Yesterday David Cameron marked a rite-of-passage among Conservative Prime Ministers as he told a meeting of Church of England clergy in Oxford that a return to Christian values could counter the country's "moral collapse" and blamed a "passive tolerance" of immoral behaviour for this summer's riots, Islamic extremism, City excess and Westminster scandals. In my lifetime this same speech has been made by all previous serving Tory PMs, usually in marked contrast to the moral actions of their own supporters or backbench MPs. And right on cue, up popped Aiden Burley MP in a Nazi uniform to embarrass the PM into action, the latest in a line of Coalition casualties to come up short by this measure by their leader.
It's the sort of non-argument that the late, great Christopher Hitchens would skewer so much more eloquently than me, but I would make the simple observation that surely a morality based on rewards gained in heaven is exactly what Islamic extremists could do with less of, rather than an extra helping.
But then that sort of bloviating bilgewater is exactly the sort of dog-whistle speech I expect a Tory PM to make to his party's heartlands, as someone only kept in the job by the support of a man of clay and the opposition of a man of straw.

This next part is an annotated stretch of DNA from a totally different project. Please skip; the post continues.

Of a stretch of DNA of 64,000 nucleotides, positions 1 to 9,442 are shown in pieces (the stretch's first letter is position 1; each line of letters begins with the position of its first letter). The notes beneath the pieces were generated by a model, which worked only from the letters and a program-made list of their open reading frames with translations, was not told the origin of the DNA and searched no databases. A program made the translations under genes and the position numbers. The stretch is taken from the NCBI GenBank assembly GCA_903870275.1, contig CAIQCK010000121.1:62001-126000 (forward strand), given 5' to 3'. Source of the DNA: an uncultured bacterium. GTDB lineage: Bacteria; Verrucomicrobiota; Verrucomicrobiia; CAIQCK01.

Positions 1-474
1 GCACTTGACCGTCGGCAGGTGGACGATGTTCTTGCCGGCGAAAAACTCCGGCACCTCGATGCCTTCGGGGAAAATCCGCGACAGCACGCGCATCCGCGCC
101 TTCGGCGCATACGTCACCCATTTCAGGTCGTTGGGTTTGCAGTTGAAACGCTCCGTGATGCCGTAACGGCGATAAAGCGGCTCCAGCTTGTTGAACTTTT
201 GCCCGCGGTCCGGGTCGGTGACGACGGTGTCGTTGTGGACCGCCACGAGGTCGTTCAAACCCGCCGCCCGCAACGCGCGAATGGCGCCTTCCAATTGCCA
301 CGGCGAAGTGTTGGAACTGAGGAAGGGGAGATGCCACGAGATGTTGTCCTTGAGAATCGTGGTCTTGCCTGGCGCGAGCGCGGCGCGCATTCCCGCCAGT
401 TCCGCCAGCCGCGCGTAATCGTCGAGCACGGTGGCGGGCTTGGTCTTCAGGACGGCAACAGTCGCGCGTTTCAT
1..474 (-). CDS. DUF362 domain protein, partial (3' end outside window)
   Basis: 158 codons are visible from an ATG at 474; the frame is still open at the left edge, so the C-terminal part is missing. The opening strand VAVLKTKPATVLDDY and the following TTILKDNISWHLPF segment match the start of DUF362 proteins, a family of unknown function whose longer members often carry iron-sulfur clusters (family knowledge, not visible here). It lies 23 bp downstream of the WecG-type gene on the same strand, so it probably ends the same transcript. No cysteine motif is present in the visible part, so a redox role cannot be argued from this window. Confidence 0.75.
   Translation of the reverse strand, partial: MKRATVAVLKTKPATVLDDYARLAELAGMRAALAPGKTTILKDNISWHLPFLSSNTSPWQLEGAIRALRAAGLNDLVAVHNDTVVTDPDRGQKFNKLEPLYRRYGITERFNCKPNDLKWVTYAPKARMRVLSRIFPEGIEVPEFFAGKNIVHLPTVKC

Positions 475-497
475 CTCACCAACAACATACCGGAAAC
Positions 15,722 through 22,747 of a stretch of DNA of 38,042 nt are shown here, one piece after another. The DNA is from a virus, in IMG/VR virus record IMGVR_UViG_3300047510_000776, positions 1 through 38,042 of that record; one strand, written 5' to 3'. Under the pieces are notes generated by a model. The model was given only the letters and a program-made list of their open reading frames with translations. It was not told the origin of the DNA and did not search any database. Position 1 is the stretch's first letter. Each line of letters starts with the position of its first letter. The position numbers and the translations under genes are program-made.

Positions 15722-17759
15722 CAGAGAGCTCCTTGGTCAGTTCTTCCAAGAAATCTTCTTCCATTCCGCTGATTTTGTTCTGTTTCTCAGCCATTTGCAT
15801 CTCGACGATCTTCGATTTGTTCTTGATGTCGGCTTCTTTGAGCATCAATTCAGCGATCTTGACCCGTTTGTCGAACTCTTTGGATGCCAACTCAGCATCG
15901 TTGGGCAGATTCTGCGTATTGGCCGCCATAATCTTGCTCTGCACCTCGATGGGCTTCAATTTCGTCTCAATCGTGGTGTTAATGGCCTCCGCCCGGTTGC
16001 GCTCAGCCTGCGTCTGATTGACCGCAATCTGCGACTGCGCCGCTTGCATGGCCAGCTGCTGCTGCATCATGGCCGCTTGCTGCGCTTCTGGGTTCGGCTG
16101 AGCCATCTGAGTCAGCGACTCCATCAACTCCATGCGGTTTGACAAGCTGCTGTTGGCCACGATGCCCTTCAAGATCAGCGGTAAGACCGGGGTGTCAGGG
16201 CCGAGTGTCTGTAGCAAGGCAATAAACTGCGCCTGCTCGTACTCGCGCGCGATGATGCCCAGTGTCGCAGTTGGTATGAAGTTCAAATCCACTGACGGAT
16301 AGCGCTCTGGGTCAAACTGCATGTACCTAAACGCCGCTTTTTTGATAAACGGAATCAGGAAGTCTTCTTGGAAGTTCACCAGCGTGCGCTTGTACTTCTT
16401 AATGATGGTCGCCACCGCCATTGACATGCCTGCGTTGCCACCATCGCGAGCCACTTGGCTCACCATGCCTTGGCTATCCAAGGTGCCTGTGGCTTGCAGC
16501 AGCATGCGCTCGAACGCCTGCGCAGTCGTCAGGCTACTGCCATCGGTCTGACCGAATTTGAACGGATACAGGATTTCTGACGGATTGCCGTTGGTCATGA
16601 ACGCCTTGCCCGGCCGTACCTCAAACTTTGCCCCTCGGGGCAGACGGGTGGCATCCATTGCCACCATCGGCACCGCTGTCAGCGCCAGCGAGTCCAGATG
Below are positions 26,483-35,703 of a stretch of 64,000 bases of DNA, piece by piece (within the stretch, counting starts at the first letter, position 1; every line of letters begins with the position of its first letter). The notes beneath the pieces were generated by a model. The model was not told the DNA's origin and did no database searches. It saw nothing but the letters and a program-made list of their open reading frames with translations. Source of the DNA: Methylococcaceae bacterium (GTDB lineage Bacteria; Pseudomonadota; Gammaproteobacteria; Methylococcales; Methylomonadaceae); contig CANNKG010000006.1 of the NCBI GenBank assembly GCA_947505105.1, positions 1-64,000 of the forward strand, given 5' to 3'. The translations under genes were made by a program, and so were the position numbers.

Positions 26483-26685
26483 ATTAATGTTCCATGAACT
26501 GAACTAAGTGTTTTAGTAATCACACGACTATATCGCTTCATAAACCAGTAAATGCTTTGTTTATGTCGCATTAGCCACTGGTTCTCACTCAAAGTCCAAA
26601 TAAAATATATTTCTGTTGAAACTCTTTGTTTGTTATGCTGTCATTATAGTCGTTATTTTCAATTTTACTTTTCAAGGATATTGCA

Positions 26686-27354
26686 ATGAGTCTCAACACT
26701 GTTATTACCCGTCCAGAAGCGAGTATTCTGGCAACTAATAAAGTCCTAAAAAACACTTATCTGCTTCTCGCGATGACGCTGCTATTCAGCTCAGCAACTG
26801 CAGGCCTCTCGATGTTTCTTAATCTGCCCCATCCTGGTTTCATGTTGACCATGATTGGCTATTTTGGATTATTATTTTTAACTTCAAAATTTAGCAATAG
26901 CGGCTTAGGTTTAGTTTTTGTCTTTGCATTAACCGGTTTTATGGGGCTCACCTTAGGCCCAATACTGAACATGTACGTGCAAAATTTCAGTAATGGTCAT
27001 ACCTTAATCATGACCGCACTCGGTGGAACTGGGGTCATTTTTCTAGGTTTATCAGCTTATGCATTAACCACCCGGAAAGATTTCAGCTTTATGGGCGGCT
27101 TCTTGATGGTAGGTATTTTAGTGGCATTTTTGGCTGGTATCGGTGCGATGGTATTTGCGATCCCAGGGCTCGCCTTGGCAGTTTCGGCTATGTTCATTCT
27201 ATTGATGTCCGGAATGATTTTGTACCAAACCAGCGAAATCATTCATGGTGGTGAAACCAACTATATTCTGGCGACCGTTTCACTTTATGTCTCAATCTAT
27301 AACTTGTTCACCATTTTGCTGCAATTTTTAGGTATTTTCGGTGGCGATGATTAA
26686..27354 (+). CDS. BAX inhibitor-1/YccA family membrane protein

Since the speech was made to commemorate the 400th anniversary of the publication of the King James Bible, Cameron probably felt obliged to declare that "Britain is a Christian country and we should not be afraid to say so", which, of course attracted all the headlines. However, it was probably the least interesting part of what he said. Far more revealing for me was when he described himself as a "committed but vaguely practising Church of England Christian". This says all you need to know about the man; that this religious code is something for the rest of us, not Dave. So much for us being 'all in this together'. To paraphrase a former Prime Minister's Spin Doctor, Cameron "doesn't do God" either, but seemingly because he lacks the conviction. Instead, Dave does Christianity Lite: "I can't believe it's not Jesus".
It's the worst kind of Christianity that expects others to carry to weight of morality and faith. This is a subject on which I speak with some authority, having spent much of my formative years sat in drafty churches witnessing good, committed, decent people trying to discover what exactly it means to do the right thing. I know that it is exactly this kind of 'vaguely practising' Christian who is the biggest pain in the arse, who expects the church to act as a handmaiden in times of trouble. The sort of person who turns up to midnight mass every Christmas and expects a full "smells and bells" burial for his loved ones, but who would no more think of lifting a finger to help the church at other times of the year than he would think of streaking down Oxford Street on roller skates. Such people are quite easy to spot at this time of year, because they turn up to Midnight Mass at midnight, instead of 11.30pm when the service actually begins.
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